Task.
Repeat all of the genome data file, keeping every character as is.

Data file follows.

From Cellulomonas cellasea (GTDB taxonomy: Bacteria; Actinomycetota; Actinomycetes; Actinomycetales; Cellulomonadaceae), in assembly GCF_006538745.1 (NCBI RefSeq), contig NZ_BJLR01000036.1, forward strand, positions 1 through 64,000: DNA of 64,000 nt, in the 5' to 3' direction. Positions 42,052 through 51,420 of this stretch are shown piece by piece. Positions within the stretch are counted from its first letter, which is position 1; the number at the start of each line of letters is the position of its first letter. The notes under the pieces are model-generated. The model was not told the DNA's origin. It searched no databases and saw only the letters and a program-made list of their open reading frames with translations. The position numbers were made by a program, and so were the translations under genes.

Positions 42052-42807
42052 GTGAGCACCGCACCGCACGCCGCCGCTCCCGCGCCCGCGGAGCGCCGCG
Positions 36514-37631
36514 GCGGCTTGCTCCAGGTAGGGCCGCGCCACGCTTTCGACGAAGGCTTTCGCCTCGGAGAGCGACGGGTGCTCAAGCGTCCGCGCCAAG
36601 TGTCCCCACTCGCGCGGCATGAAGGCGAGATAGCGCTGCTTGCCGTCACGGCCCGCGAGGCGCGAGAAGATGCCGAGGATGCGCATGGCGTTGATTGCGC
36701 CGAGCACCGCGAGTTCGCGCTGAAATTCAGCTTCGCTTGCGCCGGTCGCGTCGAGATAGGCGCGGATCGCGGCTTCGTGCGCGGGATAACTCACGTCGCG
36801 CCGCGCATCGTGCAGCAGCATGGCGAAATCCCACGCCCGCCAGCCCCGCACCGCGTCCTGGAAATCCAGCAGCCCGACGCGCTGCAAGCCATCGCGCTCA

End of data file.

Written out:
From Cellulomonas cellasea (GTDB taxonomy: Bacteria; Actinomycetota; Actinomycetes; Actinomycetales; Cellulomonadaceae), in assembly GCF_006538745.1 (NCBI RefSeq), contig NZ_BJLR01000036.1, forward strand, positions 1 through 64,000: DNA of 64,000 nt, in the 5' to 3' direction. Positions 42,052 through 51,420 of this stretch are shown piece by piece. Positions within the stretch are counted from its first letter, which is position 1; the number at the start of each line of letters is the position of its first letter. The notes under the pieces are model-generated. The model was not told the DNA's origin. It searched no databases and saw only the letters and a program-made list of their open reading frames with translations. The position numbers were made by a program, and so were the translations under genes.

Positions 42052-42807
42052 GTGAGCACCGCACCGCACGCCGCCGCTCCCGCGCCCGCGGAGCGCCGCG
Positions 36514-37631
36514 GCGGCTTGCTCCAGGTAGGGCCGCGCCACGCTTTCGACGAAGGCTTTCGCCTCGGAGAGCGACGGGTGCTCAAGCGTCCGCGCCAAG
36601 TGTCCCCACTCGCGCGGCATGAAGGCGAGATAGCGCTGCTTGCCGTCACGGCCCGCGAGGCGCGAGAAGATGCCGAGGATGCGCATGGCGTTGATTGCGC
36701 CGAGCACCGCGAGTTCGCGCTGAAATTCAGCTTCGCTTGCGCCGGTCGCGTCGAGATAGGCGCGGATCGCGGCTTCGTGCGCGGGATAACTCACGTCGCG
36801 CCGCGCATCGTGCAGCAGCATGGCGAAATCCCACGCCCGCCAGCCCCGCACCGCGTCCTGGAAATCCAGCAGCCCGACGCGCTGCAAGCCATCGCGCTCA